Breast MRI

Request an Appointment

What is a Breast MRI?

MRI stands for Magnetic Resonance Imaging. A breast MRI is used to evaluate a suspicious mass in the breast tissue. This test is non-invasive and does not expose you to any radiation. During a breast MRI scan, many very thin 2-dimensional pictures are taken and assembled into 3-dimensional pictures by a computer. This allows the doctor to look layer by layer at the breasts and provides greater detail to aid in the diagnostic process. Images are recorded before and after a contrast dye is administered.

Breast MRI is not a replacement for mammography or ultrasound, but rather an additional tool that provides valuable diagnostic information that cannot be gathered using other imaging techniques. Breast MRI may be used to evaluate women at high risk for breast cancer (e.g. family history), hard-to-assess abnormalities seen on mammography, lumpectomy sites in the years following breast cancer treatments and the conditions of breast implants. It is also recommended after a positive biopsy and before surgery to find any additional tumors in the same or opposite breast or in the lymph nodes.

Breast MRI Quick Facts

How Do I Prepare for a Breast MRI?

When scheduling your appointment provide us with your email address and we will send you personalized forms with your information already filled in. You will only have to update or add any missing information. If your email address is not provided, you can still save time by downloading the Registration Forms and completing them prior to arriving at the office.

Notify our staff if you have any metal or medical devices in your body. This exam may NOT be performed if you have a cardiac pacemaker, cerebral aneurysm clips or a metallic hearing implant. You must remove all jewelry and any other metallic objects such as hearing aids, jeans with metal zippers, body piercings and removable dental work. Wearing a sweatsuit with no metal may prevent you from having to change into a gown.

Additional Prep for Breast MRI with I.V. Contrast

If you have impaired kidney function, are diabetic or are 70 years of age or older, we will do certain lab work at the time of your exam to assess your kidney function. It is important to inform us if you are taking any medications, especially hydroxyurea.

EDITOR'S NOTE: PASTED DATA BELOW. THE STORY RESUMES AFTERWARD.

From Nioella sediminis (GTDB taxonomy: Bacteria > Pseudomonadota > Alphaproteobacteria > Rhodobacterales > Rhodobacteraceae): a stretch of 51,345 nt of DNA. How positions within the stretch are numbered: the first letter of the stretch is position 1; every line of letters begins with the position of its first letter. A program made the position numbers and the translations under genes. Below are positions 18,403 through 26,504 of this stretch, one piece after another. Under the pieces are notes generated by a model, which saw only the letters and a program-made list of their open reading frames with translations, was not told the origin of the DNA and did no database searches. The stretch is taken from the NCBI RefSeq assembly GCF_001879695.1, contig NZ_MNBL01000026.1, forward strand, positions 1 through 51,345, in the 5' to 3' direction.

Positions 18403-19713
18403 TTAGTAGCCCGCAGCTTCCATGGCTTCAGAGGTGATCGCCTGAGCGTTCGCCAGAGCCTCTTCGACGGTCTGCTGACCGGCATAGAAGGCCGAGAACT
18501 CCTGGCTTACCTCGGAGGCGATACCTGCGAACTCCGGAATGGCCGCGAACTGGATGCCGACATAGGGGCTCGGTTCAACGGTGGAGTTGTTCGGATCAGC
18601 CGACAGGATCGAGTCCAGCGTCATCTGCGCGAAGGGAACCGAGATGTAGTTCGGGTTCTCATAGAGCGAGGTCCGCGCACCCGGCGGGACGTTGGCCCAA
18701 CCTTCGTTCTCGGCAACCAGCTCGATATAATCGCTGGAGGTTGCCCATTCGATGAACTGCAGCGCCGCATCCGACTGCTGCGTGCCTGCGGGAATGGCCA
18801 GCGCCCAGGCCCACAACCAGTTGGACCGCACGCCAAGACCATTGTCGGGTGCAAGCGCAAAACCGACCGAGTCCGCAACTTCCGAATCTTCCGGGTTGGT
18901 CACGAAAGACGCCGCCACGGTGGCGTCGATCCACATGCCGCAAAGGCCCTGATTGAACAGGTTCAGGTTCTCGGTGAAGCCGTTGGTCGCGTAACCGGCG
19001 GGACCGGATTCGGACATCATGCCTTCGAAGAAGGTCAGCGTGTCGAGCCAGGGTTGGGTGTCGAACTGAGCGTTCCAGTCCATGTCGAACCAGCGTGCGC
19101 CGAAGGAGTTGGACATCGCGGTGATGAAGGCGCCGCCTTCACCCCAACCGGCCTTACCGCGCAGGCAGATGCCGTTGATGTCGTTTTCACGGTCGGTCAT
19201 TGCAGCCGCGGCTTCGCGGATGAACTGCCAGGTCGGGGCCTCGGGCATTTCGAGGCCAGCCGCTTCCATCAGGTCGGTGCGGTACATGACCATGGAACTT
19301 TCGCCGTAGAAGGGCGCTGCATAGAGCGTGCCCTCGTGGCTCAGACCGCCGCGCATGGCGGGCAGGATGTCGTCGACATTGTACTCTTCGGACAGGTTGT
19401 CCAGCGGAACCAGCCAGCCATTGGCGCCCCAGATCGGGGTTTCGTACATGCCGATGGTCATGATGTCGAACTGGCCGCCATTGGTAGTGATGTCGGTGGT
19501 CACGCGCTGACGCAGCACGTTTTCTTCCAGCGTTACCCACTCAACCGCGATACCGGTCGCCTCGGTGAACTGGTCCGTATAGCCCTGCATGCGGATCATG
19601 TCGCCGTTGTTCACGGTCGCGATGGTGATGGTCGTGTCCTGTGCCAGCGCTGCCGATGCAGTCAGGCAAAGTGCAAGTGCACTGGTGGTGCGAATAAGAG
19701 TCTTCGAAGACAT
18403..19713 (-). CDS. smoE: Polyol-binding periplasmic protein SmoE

What to Bring to Your Appointment:

Plan to Arrive 15 Minutes Before Your Scheduled Appointment Time.

What Happens During a Breast MRI?

All metal must be removed before your scan including jewelry, dentures, eyeglasses, belt buckles and any clothing with metal zippers or buttons. If your clothing contains any metal, you will need to change into a gown. The MRI technologist will confirm that you are free of all metal and review your medical history with you.

The nurse or technologist will place the intravenous needle/catheter into a vein in your arm or hand. Then at a specific time in the exam, contrast will be injected into your I.V. You will then be brought into the MRI room and comfortably positioned face down on a padded scanning table. Your breasts fit into a hollow depression in the table equipped with a special surface coil. The coil maximizes the administration and recording of the radio frequency bursts and the magnetic fields to ensure the clearest possible images.

The scanning table you are lying on will be moved into the center of the magnet and the test will begin. The machine never touches you. Be sure to remain as still as possible to ensure the best possible images. Although the MRI technologist cannot stay in the room with you during the scan, he or she will be able to talk to you from outside the room through an intercom.

The first set of images is taken without contrast. Then the contrast dye will be administered and additional images will be taken. Once all of the images have been recorded, the scanning table will move out of the MRI machine and the nurse or technologist will return to remove the I.V. and assist you off the table. The entire breast MRI procedure takes between 40 to 60 minutes to complete. The exam with sedation will take longer.

What Will I Do When I Arrive?

Present your prescription, insurance card and completed forms at the front desk. If any additional forms are required, they will be given to you at this time.

Be sure to inform the receptionist and technologist if you:

What Happens After The Test?

One of our subspecialty trained breast imaging radiologist interprets your MRI images, compares them to any previous studies and dictates a report which is transcribed, proofread and signed. Your doctor will read the report and review the findings with you. All of your signed reports and images are available to your referring doctor on our physician web portal.

Need to Request an Appointment? Call (661) 631-8000 Today